Despite the fact that it adheres to the strict aesthetic tenets of Dogma 95, Mifune is about as accessible as a romantic comedy named after a Japanese actor can get. Although Soren Kragh-Jacobsen's film, like the Dogma releases that preceded it (Breaking the Waves and The Celebration) eschews special effects, incidental music, etc., Mifune isn't nearly as dark.
Kresten (Anders W. Berthelsen) is an ambitious businessman who has successfully concealed his rural past until it catches up with him upon the death of his father. He leaves his new wife (who just happens to be his boss' daughter) after the honeymoon, telling her he'll be back soon, but sparing her as many details as possible. And so he returns to the ancestral farm, hoping to tie up a few loose ends and then return to his comfortably bourgeois existence in the city. But the situation at home turns out to be far worse than he thought, particularly in regards to his mentally challenged brother, Rud (Jasper Asholt), who simply will not leave the house.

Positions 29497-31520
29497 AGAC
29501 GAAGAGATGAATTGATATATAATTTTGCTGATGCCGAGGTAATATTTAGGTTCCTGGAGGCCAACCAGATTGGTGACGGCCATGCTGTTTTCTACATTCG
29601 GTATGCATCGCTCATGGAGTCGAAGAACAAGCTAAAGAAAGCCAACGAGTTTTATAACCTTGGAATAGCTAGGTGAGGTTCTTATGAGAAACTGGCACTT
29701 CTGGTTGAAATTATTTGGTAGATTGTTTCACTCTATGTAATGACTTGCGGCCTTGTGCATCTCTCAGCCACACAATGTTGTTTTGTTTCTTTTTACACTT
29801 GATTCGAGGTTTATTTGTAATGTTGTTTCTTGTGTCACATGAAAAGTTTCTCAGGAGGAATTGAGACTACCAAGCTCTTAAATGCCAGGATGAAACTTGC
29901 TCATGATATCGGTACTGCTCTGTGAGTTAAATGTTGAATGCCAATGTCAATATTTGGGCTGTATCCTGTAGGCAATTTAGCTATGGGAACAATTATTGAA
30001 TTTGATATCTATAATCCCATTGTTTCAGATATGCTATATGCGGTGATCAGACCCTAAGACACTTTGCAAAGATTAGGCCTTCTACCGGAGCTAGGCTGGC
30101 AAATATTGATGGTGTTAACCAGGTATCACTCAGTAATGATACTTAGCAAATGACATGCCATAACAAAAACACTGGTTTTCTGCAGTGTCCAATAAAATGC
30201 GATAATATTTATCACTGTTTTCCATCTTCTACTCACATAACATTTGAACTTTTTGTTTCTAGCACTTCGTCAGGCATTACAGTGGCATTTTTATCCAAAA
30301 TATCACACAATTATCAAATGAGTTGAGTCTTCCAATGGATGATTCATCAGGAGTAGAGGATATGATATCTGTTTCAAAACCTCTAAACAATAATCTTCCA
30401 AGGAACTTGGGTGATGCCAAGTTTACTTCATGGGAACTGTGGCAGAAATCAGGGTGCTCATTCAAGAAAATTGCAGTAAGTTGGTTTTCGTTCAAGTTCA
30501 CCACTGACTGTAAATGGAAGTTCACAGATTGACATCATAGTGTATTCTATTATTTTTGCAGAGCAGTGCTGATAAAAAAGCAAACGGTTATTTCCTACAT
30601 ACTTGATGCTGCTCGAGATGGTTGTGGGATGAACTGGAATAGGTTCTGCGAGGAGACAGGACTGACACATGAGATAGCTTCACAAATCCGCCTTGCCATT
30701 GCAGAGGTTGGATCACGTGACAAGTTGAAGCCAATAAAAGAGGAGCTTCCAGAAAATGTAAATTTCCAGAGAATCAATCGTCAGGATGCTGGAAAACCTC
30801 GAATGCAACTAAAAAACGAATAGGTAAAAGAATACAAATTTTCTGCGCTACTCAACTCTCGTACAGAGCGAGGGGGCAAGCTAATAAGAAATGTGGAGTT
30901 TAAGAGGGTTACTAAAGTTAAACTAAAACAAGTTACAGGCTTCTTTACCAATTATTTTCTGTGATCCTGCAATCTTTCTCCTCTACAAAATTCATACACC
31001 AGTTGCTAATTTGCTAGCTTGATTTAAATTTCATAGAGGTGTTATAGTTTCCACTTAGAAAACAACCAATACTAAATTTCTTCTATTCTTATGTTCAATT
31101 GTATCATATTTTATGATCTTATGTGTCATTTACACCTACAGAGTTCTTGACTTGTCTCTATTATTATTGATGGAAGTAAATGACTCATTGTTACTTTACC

Then there's Liva (Iben Hjejle from High Fidelity), an attractive woman who, ironically enough, has just moved to the country in order to escape her not-so-comfortable life in the city. She is soon joined by her rambunctious little brother...and fellow call girls.
Throughout the chaos, it is Rud who shares Kresten's love of the great Akira Kurosawa's samurai epics starring the gruff and grumbly Toshiro Mifune (thus providing the film with some of its most most amusing moments) and serving to remind Kresten what was good about his past and why it just may be worth holding on to after all.